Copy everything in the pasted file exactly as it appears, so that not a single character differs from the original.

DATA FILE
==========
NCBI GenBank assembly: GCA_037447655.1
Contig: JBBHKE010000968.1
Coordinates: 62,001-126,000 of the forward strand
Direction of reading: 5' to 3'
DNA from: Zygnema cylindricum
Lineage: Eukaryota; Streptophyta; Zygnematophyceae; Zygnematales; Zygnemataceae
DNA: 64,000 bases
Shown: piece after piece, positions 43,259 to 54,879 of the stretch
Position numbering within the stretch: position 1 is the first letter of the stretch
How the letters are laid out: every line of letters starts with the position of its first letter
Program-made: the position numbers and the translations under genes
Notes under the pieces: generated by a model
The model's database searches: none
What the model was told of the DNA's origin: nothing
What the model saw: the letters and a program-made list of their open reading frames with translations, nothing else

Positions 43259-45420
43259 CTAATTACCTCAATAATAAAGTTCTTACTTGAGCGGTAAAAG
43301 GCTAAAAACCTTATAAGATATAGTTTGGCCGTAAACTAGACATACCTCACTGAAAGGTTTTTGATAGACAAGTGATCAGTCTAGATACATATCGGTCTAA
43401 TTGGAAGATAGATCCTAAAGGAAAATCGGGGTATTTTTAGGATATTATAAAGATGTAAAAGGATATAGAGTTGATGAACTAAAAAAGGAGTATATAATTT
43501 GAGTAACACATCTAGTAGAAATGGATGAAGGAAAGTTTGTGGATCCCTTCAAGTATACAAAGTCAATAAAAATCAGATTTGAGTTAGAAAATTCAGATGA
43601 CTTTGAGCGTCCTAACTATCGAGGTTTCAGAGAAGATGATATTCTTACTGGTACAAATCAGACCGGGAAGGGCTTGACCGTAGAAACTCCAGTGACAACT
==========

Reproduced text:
NCBI GenBank assembly: GCA_037447655.1
Contig: JBBHKE010000968.1
Coordinates: 62,001-126,000 of the forward strand
Direction of reading: 5' to 3'
DNA from: Zygnema cylindricum
Lineage: Eukaryota; Streptophyta; Zygnematophyceae; Zygnematales; Zygnemataceae
DNA: 64,000 bases
Shown: piece after piece, positions 43,259 to 54,879 of the stretch
Position numbering within the stretch: position 1 is the first letter of the stretch
How the letters are laid out: every line of letters starts with the position of its first letter
Program-made: the position numbers and the translations under genes
Notes under the pieces: generated by a model
The model's database searches: none
What the model was told of the DNA's origin: nothing
What the model saw: the letters and a program-made list of their open reading frames with translations, nothing else

Positions 43259-45420
43259 CTAATTACCTCAATAATAAAGTTCTTACTTGAGCGGTAAAAG
43301 GCTAAAAACCTTATAAGATATAGTTTGGCCGTAAACTAGACATACCTCACTGAAAGGTTTTTGATAGACAAGTGATCAGTCTAGATACATATCGGTCTAA
43401 TTGGAAGATAGATCCTAAAGGAAAATCGGGGTATTTTTAGGATATTATAAAGATGTAAAAGGATATAGAGTTGATGAACTAAAAAAGGAGTATATAATTT
43501 GAGTAACACATCTAGTAGAAATGGATGAAGGAAAGTTTGTGGATCCCTTCAAGTATACAAAGTCAATAAAAATCAGATTTGAGTTAGAAAATTCAGATGA
43601 CTTTGAGCGTCCTAACTATCGAGGTTTCAGAGAAGATGATATTCTTACTGGTACAAATCAGACCGGGAAGGGCTTGACCGTAGAAACTCCAGTGACAACT